Vaping helps people stop smoking -- even when they don't want to, according to new research from the University of East Anglia. A study published today shows that smokers who switch to vaping may be better able to stay smoke-free in the long term. And that even people who didn't want to stop smoking, have eventually quit because they found vaping more enjoyable.
The results of a study presented today at the Annual European Congress of Rheumatology (EULAR 2018) report that obesity in women and current smoking in men were the strongest predictors of not achieving remission in early rheumatoid arthritis (RA) within a year.
A large study from Finland shows that giving personal genomic information to individuals can have a long-term beneficial effect on their lifestyles.
A growing proportion of US adults do not believe that e-cigarettes are less harmful than smoking, according to an analysis of the US Population Assessment of Tobacco and Health (PATH) study data from 2013 to 2015.
Could flavored electronic cigarettes (e-cigarettes) cause bodily harm? There has been a rapid rise in e-cigarette use, partially due to flavoring additives in tobacco products and perception of less harm than traditional combustible cigarettes. Numerous studies have been done on the risks of e-cigarettes to lungs, but the risk to blood vessels and how flavorings can affect the body are largely unknown.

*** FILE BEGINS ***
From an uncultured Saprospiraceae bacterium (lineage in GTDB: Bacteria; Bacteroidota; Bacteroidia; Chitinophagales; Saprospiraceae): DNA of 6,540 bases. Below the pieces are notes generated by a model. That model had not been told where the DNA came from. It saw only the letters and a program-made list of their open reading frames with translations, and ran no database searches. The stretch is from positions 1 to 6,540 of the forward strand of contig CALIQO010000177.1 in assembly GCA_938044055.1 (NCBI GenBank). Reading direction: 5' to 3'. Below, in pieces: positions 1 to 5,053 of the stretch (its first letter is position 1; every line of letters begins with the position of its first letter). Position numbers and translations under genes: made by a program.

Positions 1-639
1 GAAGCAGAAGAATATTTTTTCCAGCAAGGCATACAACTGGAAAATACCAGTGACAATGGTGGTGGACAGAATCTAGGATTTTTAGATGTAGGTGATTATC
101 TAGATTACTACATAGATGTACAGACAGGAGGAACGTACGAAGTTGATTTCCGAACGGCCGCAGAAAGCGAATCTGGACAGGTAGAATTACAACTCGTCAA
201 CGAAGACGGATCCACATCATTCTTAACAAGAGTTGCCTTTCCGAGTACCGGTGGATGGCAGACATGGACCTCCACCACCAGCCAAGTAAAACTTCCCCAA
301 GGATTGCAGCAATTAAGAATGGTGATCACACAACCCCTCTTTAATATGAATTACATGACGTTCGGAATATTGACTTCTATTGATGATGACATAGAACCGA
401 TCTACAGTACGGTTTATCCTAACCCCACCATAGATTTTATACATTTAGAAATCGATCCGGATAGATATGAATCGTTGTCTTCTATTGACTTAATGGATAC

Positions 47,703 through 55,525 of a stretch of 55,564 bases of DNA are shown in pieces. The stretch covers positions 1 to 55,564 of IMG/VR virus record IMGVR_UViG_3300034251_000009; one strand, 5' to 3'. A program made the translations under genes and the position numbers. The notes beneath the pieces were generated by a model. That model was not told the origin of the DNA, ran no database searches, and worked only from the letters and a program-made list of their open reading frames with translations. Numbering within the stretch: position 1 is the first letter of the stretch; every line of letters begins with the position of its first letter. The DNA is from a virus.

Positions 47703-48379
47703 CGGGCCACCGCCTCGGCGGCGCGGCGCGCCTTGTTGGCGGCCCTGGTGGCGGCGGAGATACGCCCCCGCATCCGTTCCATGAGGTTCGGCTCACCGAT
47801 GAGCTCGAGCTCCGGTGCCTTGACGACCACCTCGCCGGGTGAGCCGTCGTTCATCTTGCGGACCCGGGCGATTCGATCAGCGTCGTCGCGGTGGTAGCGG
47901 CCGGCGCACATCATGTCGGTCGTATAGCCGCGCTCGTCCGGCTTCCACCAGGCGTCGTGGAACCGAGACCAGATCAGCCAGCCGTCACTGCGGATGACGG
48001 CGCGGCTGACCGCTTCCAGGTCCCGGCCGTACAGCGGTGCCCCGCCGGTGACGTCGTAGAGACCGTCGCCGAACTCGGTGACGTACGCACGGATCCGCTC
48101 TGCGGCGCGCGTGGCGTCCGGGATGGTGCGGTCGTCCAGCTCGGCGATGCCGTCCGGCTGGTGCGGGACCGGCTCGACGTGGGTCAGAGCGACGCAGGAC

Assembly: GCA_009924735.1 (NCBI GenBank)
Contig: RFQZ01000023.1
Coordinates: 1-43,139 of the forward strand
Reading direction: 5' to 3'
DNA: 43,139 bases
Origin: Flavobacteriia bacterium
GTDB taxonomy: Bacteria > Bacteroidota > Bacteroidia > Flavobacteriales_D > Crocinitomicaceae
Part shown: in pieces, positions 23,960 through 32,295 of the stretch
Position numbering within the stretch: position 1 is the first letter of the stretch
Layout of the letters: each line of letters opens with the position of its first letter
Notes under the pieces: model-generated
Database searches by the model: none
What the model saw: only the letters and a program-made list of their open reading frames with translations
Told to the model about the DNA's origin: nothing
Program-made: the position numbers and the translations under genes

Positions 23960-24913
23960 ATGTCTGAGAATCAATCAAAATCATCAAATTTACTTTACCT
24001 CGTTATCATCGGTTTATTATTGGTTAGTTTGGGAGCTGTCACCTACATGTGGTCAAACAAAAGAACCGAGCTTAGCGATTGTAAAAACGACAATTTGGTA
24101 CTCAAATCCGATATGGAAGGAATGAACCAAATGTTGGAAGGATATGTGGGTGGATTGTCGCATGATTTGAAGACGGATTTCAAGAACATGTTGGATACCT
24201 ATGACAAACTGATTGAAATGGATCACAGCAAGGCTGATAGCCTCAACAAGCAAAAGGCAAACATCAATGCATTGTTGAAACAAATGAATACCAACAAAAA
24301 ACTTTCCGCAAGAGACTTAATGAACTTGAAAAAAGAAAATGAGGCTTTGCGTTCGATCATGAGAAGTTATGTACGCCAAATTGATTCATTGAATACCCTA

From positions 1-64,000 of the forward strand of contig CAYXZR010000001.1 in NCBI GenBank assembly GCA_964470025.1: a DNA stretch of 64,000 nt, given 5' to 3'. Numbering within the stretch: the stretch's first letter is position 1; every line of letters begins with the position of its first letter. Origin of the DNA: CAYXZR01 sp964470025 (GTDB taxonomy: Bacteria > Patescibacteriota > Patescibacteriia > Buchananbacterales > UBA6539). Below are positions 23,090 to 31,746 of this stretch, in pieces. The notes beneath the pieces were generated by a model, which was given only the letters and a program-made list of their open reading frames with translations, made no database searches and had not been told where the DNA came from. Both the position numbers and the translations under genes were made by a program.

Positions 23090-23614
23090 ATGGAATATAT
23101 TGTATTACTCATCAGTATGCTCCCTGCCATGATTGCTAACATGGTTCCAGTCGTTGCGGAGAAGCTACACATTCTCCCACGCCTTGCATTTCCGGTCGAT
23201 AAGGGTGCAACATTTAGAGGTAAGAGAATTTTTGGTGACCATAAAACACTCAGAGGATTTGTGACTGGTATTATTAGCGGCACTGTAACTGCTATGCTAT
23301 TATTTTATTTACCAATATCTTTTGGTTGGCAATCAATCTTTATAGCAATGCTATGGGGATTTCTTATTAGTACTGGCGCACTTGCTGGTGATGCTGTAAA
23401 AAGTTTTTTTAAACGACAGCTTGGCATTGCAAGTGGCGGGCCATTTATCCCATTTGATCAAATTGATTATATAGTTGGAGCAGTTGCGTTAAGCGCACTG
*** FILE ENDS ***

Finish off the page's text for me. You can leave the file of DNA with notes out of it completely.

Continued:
A new aerosol chemistry study presented at the 1st Scientific Summit -- Tobacco Harm Reduction: Novel products, Research & Policy, has revealed toxicant levels in myblu pod-system e-cigarette aerosols are up to 99 percent lower than in cigarette smoke.
Vapers using low rather than high nicotine e-cigarettes may be using their devices more intensely, potentially increasing the risk of exposure to toxins in the vapour, according to new research funded by Cancer Research UK and published in Addiction today.
Systematic review of task-related neuroimaging studies found addicted individuals demonstrate increased activity in these networks during drug-related processing but decreases across all other functions.
Teenage girls who diet are more likely to engage in other health-compromising behaviours, including smoking, binge drinking, and skipping breakfast, a University of Waterloo study recently found.
Since 1975, Colorado State University social scientists have studied rates of drug and alcohol use among American Indian youths living on or near reservations. Their latest published results underscore a trend that has persisted over many decades: Native adolescents are more likely to use alcohol and illicit drugs than non-Native adolescents in the United States.